Section 230 refers to US Code, Title 47, Chapter 5, Subchapter II, Part 1, Section 230. This is an important part of federal law that essentially says two things:
- (c) (1) No provider or user of an interactive computer service shall be treated as the publisher or speaker of any information provided by another information content provider.
- (c) (2) No provider or user of an interactive computer service shall be held liable on account of any action voluntarily taken in good faith to restrict access to or availability of material that the provider or user considers to be obscene, lewd, lascivious, filthy, excessively violent, harassing, or otherwise objectionable, whether or not such material is constitutionally protected.
Part (1) makes internet social media possible. Without it, companies could be prosecuted (criminally or civilly) or held responsible for the content their users publish. No company could risk that liability, so it would destroy social media as we know it.
Part (2) enables companies to filter or censor content without losing their liability protection granted by part (1). Without it, internet social media could become a cesspool of illegal and offensive material. You think it’s bad today? Just imagine if part (2) didn’t exist!
The $64,000 question: what exactly does part (2) protect? That is, how much filtering can companies apply before they lose their liability protection?
Surely, if they use too heavy a hand, cherry picking only certain kinds of content, they are effectively defining the platform’s content and it is “user-generated” in name only. The platform no longer represents the views of users, but of the platform owners themselves. For example, 3 months before an election they suppress all content promoting candidate A and allow only content promoting candidate B. In this case, for all practical purposes they have become the content publisher and should lose their part (1) liability protection. Clearly, part (2) was never intended to allow this.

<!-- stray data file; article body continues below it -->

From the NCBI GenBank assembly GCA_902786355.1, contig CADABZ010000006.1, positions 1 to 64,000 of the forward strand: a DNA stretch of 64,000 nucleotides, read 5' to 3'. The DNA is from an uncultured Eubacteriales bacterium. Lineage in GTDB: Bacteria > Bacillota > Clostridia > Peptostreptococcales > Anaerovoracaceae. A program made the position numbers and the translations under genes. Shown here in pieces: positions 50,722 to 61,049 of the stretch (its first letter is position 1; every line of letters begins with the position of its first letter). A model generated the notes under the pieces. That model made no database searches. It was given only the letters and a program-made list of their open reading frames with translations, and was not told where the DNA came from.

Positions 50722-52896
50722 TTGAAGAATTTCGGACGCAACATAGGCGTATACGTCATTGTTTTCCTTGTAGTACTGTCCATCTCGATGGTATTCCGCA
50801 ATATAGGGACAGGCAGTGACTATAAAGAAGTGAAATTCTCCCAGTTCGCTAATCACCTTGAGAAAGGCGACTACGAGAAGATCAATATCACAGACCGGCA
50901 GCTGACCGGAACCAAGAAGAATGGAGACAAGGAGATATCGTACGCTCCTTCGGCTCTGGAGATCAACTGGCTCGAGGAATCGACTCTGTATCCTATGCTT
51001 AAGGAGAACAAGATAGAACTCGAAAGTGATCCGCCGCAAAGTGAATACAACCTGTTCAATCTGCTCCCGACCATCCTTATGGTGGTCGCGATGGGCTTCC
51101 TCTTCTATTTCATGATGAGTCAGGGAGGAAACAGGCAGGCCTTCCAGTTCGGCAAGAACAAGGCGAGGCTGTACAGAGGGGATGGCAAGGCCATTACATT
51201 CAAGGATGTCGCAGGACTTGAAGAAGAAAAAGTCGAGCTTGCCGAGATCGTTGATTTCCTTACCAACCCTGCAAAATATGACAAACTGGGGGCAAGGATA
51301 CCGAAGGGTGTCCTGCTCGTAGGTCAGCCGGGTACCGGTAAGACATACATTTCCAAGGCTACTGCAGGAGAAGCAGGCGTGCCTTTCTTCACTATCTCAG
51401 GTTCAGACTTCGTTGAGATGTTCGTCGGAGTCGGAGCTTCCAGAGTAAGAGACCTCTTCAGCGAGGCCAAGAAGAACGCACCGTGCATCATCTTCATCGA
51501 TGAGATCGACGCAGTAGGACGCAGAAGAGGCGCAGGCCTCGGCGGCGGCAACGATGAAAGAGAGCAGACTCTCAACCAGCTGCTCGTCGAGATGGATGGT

If, on the other hand, they use too light a hand, then they lose control of their platform. It would be impossible to create certain types of socially beneficial spaces, whether family friendly, or forums for discussing religious, political, personal, economic or other sensitive yet important and relevant topics. Section 230 specifically allows filtering and censorship for this purpose.
The problem with today’s discussion about section 230 is that it is treated as an all or nothing thing. Either section 230 allows any amount of filtering and censorship (ignoring its own words that it is limited), or section 230 should be rescinded entirely. In my view, these views are both wrong. Section 230 is necessary and beneficial. Deciding exactly how far part (2) goes in allowing filtering and censorship is messy hard work whose outcome will never please everyone. But real-world application of law is never clean or easy, and Section 230 is important enough that this work is worth doing.